Something that is not often considered is the possibility of contamination of the genetic base of a species by plants in cultivation. Orchids South Africa 1999 contained a very disturbing report: "Alien Disa Hybrids on Table Mountain - Implications for Nature Conservation" by Vogelpoel, Cywes, Cywes and Pauw. This paper irrefutably demonstrated that the Disa uniflora gene pool on Table Mountain, here in Cape Town, is in the process of being contaminated. The authors came to the conclusion that "There is good reason to suspect that the plant of D. Kirstenbosch Pride (D. uniflora x D. cardinalis) found in 1988 was the seminal plant resulting from a misguided man-made introduction into the habitat of D. uniflora".
I constructed my own scenario to explain Table Mountain's Disa gene pool contamination and it briefly goes as follows: In the late 1970's or early 1980's there must have been a plant of Disa cardinalis in flower at a place to which a specimen of the red-flower-pollinating Mountain Pride Butterfly (Aeropetes tulbaghia) had access and within flying distance of the aqueduct on Table Mountain, where the contamination of D. uniflora took place. This D. cardinalis was obviously a cultivated specimen, as this species does not occur on the Cape Peninsula and could perhaps have been in an open greenhouse at Kirstenbosch Botanic Gardens, or could have been brought to an orchid show at Kirstenbosch and have been left temporarily in an unguarded crate. The distance from Kirstenbosch to the aqueduct is in the region of two kilometers (a mile and a bit). The plant was visited by a Mountain Pride Butterfly irresistibly attracted to its red colour. The butterfly picked up a pollinarium from the Disa cardinalis, continued with its perambulations and later flew off up Table Mountain to commit its 'crime'.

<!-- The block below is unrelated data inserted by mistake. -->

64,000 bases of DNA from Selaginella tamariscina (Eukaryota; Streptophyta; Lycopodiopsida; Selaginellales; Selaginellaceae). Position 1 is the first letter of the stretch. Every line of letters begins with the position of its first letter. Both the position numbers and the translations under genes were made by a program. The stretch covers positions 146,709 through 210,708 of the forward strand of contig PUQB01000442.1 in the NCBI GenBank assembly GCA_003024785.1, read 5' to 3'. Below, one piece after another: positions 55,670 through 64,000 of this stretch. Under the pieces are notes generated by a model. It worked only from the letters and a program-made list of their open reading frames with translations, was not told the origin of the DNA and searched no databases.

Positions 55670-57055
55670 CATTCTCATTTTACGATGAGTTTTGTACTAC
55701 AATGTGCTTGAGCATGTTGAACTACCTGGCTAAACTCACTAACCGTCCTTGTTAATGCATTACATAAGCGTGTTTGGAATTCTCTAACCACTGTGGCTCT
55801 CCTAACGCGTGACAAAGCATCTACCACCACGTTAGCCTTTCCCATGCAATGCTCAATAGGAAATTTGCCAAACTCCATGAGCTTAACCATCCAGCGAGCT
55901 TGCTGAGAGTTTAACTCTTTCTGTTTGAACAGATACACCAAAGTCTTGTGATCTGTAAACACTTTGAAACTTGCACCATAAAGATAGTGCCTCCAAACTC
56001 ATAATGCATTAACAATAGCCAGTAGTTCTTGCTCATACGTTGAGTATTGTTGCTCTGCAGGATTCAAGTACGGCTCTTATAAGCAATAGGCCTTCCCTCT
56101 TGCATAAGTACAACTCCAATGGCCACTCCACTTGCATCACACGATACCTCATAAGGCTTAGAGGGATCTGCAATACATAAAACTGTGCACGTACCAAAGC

But it does not finish there, because it is quite feasible that by a similar mechanism, a far more insidious form of contamination may already have taken place, or may yet occur. It is most certainly possible that our butterflies could come into contact with advanced hybrids of D. uniflora or D. uniflora clones from other areas or those containing genetic material from other areas and carry this foreign material up the mountain, creating cases of genetic contamination which would not be readily detectable. As the discrete populations of Disa uniflora are in the process of evolving as we speak, perhaps towards distinct subspecies, contamination of plants in one area with the genetic material of plants from another area is possibly more damaging than it would appear superficially.
Shortly after submitting an article concerning this for publication in Orchids South Africa 2000, I was pleased to see a letter published in Veld & Flora, the Journal of the Botanical Society of South Africa (86(2): 90, June 2000) written by Dr Piet Vorster of Stellenbosch University under the headline: "Genetically modified indigenous plants are a threat to our indigenous flora". Amongst other things he said: "There are numerous examples of crop plants which were developed and grown in areas where their wild progenitors were indigenous, and where the genetically modified plants contaminated their progenitors to extinction".
In my idealised world, no-one would be permitted to hybridise with local species, or be allowed to introduce fertile species or hybrid plant material into any area where a natural species population may be jeopardised.

© 2003-2009 Greig Russell